Monday, August 11, 2008

Talking about work

Yesterday we had a family party at our house, and one of the guests began to pepper me with questions: what are you working on, what is your favorite project, what publication do you like writing for best?

I gave her vague answers, in part because of the family dynamics of other people who began to lean in and listen to the conversation, but mostly because this was a party, I was relaxing, and the last thing I wanted to do was think about work.

Back in the day when I worked in an office with other people, I rarely talked about my job to anyone but coworkers, except to grumble to the husband or friends about it. I like to separate my work self from my real life. And I almost never ask anyone about their job, either, unless it is someone I used to work with and I want to get caught up on people I used to know.

And back in the day, people rarely asked me about work except in a small talk kind of way -- how's work going? Fine. And that was that.

Now . . . I find people want to talk about my work all the time. It isn't small talk conversation. They want to know the nitty gritty details. They want to know who I'm writing for, what my current projects are, how much I make. They ask if I'm busy or if I'm able to make any money doing this.

It drives me nuts. It's hard enough when your work is in your house, and it's always looming. If I was a person who enjoyed talking about my job, that would be one thing. But I'm not, never was, and so to avoid questions about my daily work is not out of character for me. Except now people are bent out of shape if I don't answer.

I've been told -- repeatedly -- that people are interested because this is such an unusual job (it is?) and most folks don't understand it. They want to know more. (I interview. I write. What's so hard about that?) But the odd balance to me is that, even though what I do for a living is explain other peoples' lives and careers, I can't stand explaining my own outside of a work context.

One family member once said the reason everyone asks is not that they are truly interested in what I do, they just want to make sure I'm actually working and not sitting at home doing nothing all day (not that that's their business, either).

The bottom line is: on Monday-Friday and sometimes on weekends, I work hard. I haven't had a real, out-of-town vacation in 18 months, in part because my calendar is so full, and on the days I do take time off, I still end up working a bit. So when I'm sitting on my back porch sipping a cold Blue Moon, the last thing I want to think about is looming deadlines and juggling projects.

7 comments:

Molly said...

Some of those questions are just plain rude and deserve what Miss Manners calls "the fishy stare" where you just look at them with an "I can't believe you are so crass as to ask me that question" expression.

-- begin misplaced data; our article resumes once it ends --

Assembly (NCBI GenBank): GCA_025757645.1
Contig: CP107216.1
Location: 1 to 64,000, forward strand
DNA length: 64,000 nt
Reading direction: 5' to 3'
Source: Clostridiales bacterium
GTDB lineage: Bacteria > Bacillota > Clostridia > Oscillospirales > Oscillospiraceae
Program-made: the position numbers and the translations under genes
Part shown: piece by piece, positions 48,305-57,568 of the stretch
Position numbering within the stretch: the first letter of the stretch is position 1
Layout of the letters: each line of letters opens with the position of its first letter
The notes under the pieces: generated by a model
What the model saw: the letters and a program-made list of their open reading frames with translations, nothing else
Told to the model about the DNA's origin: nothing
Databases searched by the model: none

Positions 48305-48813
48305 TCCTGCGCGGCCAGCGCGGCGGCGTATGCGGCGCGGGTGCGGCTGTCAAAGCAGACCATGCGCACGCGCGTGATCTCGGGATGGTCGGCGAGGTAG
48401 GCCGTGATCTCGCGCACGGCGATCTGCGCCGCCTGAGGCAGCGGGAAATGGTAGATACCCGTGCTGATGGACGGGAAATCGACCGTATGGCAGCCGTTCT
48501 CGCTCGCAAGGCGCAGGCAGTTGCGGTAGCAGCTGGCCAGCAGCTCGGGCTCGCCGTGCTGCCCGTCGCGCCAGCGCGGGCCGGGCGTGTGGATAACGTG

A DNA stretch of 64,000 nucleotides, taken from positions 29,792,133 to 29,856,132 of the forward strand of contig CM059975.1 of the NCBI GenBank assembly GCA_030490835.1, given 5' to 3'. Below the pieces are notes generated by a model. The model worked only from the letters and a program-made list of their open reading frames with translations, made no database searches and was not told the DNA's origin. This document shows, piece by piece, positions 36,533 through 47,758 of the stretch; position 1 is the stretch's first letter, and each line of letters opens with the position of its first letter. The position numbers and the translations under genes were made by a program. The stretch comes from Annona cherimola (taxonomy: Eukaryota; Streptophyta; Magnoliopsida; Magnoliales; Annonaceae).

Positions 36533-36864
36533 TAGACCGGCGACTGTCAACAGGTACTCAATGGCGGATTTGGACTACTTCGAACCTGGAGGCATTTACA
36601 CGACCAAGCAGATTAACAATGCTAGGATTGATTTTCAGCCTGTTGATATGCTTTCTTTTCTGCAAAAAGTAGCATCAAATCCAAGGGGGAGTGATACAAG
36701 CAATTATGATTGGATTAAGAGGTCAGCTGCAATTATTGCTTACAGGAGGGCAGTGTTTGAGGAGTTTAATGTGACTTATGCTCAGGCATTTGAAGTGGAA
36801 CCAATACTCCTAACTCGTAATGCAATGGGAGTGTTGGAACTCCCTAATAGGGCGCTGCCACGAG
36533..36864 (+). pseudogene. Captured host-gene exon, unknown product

Patti said...

that porch sounds lovely.

Beverly said...

I know you work hard and are diligent at your craft - from one artist to another, my friend - you rock.

SueH said...

You might have to help me out with this one...work isn't fair game for small talk? Okay, if work were somehow unsavory (brothel keeper?), I get it. But otherwise? I recently had a chance to socialize with a friend whose career also took an interesting turn. She's now an Episcopal minister. I was most interested to hear all about her new calling -- her role in her congregation, the mission work she leads in Central America, etc. And she seemed quite happy to talk about it. For my part, people ask about earthquakes and writing all the time. It's never occurred to me, to mind.

Sue said...

If people like talking about their work, hey, go for it. I don't. Never did. But I especially don't like talking about it now because the boundaries are so blurred. People come to my house -- they want to see my office. Or they want to see if there are copies of my articles lying about. To me, it is not enjoyable to be in the midst of a conversation with someone and suddenly be peppered with questions about the nitty gritty of my work day.

SueH said...

Ime, the people I socialize with find their work gratifying, and are quite happy to talk about it. (If anyone cares to see my home office, sure, no problem, I give them the tour and point out that I have less room than the bunny, but that's okay.) If it's a pet peeve, so to speak, of yours, you might have to accept the fact that you're an outlier -- I wouldn't read dark motives into the questions.

Lori said...

Sue, here's what you do - you tell them something like, "Well, today I was working on this fascinating article on the legal changes in worker's compensation law and how it relates to the Health Insurance Portability and Accountability Act." Watch them run.

I have the opposite problem - I tell them what I write about and they can't wait to change the subject. I can't find one person who wants to talk at length about financial derivatives or construction risk. Go figure!